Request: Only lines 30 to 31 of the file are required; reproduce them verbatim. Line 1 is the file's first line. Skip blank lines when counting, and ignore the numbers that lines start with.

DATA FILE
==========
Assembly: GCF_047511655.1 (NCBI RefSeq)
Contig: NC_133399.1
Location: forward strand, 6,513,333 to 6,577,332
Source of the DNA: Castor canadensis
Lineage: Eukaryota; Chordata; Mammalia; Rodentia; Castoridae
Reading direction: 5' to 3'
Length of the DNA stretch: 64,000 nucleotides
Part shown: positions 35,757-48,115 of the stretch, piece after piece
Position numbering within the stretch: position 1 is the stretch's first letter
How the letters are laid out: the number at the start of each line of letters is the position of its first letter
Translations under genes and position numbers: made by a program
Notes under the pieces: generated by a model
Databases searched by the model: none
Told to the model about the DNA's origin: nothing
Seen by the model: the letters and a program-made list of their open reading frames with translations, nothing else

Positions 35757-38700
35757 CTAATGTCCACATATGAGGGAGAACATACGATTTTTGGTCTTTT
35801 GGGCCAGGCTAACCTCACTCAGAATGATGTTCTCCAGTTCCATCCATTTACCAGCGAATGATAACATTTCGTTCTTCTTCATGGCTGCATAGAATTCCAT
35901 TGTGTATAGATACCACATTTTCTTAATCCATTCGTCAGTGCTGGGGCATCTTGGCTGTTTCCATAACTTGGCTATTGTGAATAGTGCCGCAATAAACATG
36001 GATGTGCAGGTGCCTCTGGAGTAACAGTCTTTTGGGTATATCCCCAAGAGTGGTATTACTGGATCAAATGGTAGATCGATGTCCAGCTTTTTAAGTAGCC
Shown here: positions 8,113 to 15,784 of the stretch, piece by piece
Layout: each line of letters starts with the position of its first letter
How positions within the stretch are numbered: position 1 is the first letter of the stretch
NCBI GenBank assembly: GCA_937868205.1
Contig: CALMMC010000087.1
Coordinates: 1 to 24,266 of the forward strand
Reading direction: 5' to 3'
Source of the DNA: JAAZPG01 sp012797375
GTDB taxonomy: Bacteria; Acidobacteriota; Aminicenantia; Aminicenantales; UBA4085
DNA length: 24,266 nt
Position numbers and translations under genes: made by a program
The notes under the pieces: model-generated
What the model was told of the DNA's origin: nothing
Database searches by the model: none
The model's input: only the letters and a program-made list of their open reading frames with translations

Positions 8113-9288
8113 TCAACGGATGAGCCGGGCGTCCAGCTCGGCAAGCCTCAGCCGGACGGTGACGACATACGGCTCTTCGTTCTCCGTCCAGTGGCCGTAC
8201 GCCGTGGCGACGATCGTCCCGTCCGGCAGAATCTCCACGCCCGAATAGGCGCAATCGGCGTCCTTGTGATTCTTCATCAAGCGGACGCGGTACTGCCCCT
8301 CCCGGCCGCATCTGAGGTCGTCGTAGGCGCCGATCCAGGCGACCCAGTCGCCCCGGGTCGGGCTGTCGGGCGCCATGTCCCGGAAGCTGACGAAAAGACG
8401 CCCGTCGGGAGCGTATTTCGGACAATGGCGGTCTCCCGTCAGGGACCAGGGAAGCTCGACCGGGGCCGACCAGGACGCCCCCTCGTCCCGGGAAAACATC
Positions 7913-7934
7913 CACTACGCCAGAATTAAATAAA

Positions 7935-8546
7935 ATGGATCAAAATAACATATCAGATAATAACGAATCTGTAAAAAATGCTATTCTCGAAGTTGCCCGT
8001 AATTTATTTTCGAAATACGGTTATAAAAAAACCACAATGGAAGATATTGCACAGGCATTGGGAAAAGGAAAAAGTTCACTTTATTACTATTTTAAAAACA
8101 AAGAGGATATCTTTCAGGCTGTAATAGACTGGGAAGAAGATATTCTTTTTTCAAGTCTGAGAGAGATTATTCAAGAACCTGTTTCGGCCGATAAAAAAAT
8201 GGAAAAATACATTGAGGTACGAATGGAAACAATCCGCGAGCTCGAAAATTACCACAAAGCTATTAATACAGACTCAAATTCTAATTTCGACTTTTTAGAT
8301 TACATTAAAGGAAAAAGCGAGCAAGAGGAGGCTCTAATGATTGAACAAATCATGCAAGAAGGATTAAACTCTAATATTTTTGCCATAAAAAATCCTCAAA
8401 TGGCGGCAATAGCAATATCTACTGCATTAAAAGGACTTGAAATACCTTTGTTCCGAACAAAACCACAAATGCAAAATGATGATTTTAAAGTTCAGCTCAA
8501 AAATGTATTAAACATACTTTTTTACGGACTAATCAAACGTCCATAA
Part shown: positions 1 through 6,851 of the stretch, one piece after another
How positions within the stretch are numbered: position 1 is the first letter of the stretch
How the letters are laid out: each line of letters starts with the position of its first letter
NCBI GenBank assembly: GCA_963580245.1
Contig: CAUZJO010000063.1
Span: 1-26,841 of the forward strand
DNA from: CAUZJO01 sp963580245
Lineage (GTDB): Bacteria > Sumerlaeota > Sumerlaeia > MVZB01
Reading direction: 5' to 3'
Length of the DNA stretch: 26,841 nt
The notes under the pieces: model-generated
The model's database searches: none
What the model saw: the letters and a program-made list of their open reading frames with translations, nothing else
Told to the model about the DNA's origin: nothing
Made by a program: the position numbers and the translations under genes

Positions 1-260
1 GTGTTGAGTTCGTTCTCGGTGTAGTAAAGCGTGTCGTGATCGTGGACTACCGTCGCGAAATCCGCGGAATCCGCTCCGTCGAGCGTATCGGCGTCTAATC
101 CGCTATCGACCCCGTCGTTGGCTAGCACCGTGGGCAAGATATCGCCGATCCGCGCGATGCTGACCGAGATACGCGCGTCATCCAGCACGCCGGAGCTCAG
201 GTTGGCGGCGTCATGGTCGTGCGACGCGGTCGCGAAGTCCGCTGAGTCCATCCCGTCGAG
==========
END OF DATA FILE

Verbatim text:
DNA length: 24,266 nt
Position numbers and translations under genes: made by a program